U.S. regulators seized Silverton Bank of Atlanta on Friday, a bank that provided services to other banks and the biggest bank failure so far this year, but officials said the impact would be minimal.
Silverton had about 1,400 client banks in 44 states and provided services that included credit card operations, clearing accounts and trading of loans, including the real estate loans that were its undoing.
The Federal Deposit Insurance Corp said it had created a bridge bank to take over Silverton, saying this would allow its client banks to maintain their relationship with the least amount of disruption.
This is not going to change the financial make-up of any of the institutions doing business with Silverton, said Mitchell Glassman, who heads the FDIC's resolutions and receiverships division.
Silverton, with about $4.1 billion in assets and $3.3 billion deposits, was the largest failure since Downey Savings and Loan was seized in November with about $12.8 billion in assets.
The FDIC said the failure is expected to cost its deposit insurance fund about $1.3 billion.
Silverton's seizure was the 30th U.S. bank failure so far in 2009 and was followed by news that the FDIC had closed two other institution: Citizens Community Bank of Ridgewood, New Jersey with assets of about $45.1 million and America West Bank of Layton, Utah with assets of about $299.4 million.
An FDIC official blamed Silverton's collapse on about $1 billion in soured commercial real estate loans.
Those loans experienced significant losses due to credit quality deteriorating, Pamela Farwig, associate director of the FDIC's receivership unit, told a conference call with reporters.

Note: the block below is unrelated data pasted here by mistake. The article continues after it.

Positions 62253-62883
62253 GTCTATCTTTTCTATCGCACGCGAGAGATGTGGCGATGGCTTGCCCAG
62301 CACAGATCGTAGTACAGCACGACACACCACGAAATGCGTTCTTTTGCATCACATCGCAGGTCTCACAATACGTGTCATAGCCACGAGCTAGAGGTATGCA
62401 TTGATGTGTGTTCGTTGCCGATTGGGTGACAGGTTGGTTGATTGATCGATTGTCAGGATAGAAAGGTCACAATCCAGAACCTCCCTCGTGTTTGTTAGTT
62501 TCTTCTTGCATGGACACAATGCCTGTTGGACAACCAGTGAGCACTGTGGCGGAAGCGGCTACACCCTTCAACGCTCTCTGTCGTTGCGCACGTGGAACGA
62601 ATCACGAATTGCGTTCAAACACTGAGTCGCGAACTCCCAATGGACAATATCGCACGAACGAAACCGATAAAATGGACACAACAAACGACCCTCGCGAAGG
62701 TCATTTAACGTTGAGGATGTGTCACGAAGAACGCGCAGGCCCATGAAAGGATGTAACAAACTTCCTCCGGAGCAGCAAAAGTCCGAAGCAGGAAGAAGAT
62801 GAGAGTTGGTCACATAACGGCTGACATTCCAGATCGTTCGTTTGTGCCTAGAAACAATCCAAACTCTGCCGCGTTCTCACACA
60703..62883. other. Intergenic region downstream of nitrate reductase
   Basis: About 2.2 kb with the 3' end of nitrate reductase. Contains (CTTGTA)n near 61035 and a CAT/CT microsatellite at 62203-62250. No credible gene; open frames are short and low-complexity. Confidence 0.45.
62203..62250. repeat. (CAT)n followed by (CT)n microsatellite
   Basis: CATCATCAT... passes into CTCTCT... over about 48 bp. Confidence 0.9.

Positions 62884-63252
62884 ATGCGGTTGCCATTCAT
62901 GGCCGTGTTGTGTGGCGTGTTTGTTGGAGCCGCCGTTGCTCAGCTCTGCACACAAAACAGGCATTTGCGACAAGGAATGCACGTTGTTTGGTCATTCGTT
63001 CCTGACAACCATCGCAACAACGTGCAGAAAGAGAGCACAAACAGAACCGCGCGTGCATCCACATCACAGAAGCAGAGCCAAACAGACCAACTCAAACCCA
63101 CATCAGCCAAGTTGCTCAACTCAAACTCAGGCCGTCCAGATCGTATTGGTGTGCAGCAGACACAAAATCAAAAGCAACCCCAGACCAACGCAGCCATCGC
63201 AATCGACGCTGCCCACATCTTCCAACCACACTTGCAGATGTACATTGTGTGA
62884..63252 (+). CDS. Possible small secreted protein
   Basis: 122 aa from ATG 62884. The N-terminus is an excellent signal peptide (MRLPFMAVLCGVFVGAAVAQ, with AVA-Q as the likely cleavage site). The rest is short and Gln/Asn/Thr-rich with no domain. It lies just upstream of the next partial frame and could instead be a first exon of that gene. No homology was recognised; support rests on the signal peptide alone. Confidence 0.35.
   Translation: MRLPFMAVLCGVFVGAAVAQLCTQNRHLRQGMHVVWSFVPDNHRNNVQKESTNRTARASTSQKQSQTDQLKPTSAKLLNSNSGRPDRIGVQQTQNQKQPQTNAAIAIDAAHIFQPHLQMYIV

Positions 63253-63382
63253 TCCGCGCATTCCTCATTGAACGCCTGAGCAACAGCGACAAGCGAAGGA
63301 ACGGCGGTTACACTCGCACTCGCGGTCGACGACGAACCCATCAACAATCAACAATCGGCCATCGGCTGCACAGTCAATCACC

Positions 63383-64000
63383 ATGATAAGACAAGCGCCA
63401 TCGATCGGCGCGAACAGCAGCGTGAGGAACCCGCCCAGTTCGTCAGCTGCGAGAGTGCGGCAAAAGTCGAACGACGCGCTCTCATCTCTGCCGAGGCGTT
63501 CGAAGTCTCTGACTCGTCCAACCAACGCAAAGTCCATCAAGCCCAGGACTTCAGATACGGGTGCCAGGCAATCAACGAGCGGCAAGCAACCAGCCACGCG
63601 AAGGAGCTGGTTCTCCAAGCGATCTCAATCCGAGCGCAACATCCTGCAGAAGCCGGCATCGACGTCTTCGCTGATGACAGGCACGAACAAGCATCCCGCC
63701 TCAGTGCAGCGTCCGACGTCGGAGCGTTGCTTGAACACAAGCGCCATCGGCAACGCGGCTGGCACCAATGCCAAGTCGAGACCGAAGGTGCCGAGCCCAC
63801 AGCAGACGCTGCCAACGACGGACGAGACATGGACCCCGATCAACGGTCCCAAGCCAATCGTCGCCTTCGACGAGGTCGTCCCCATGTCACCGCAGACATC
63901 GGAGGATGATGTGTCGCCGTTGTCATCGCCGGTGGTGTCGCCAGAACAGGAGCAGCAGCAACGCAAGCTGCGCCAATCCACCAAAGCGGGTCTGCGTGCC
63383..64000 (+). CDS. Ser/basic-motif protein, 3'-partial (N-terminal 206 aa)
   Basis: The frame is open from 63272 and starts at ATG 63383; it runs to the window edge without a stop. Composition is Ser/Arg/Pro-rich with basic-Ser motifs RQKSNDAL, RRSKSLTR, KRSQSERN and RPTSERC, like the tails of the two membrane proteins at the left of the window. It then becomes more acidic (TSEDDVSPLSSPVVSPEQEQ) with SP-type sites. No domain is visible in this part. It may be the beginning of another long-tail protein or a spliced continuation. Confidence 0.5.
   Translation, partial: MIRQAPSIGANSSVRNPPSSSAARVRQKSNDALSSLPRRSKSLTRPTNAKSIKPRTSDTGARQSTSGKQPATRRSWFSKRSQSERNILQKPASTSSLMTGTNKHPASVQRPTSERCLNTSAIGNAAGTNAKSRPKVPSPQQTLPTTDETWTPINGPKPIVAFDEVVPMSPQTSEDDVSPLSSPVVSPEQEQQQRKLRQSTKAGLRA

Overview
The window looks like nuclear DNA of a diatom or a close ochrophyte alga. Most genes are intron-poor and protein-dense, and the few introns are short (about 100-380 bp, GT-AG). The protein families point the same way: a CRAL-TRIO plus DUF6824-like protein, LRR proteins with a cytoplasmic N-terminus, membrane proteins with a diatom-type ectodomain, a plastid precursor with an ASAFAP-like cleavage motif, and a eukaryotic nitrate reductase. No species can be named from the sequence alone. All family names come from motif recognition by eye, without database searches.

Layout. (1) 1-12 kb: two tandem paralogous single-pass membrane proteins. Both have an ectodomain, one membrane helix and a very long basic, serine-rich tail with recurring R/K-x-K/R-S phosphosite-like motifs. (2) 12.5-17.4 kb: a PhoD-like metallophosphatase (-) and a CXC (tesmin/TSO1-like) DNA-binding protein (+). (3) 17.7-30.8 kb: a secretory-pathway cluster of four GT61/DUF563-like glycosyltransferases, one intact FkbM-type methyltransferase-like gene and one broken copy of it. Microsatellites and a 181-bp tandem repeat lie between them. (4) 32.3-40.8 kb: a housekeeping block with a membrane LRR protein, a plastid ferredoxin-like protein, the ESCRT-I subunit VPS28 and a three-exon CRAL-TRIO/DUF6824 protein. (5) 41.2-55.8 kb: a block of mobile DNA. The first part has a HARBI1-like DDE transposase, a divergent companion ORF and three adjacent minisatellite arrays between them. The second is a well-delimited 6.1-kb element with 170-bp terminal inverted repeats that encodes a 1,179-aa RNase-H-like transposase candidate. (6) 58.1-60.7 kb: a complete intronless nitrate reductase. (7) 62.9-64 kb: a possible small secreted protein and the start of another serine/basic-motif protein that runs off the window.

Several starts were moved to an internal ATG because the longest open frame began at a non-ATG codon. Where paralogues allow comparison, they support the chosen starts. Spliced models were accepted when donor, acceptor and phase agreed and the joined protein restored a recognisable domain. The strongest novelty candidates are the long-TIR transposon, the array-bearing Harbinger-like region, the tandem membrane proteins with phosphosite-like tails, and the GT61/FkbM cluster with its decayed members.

As a so-called correspondent bank, Silverton did not take deposits directly from the general public nor did it make loans to consumers. It was owned by about 400 shareholder banks, described by the FDIC as mostly small, community banks.
The FDIC said it will hold a conference call with Silverton's client banks on Saturday.
Silverton is one of about 20 U.S. banks that provide services to other banks. Although it is the first such bank to fail, its woes echo those of two wholesale credit unions seized by U.S. officials in March.
Silverton changed its primary regulator from the Federal Reserve to the U.S. Office of the Comptroller of the Currency (OCC) in August 2007 allowing it expand its activities.
During the U.S. housing boom, Silverton began selling pieces of larger loans to smaller bank customers. It created a large loan portfolio that was concentrated in residential construction and development lending, regulators said.
In February, the OCC ordered Silverton to adopt a sweeping restructuring plan. It also demanded the bank lower its loan risk and better manage its earnings, performance and capital.
Silverton announced in late April it received a number of equity investment proposals for recapitalization. It also said FBR Capital Markets & Co was helping it evaluate the proposals as well as other strategic alternatives.
The FDIC said it hired Independent BankersBank of Irving, Texas, to provide operational management at Silverton.
(Reporting by John Poirier, additional reporting by Karey Wutkowski; Editing by Tim Dobbyn, Richard Chang)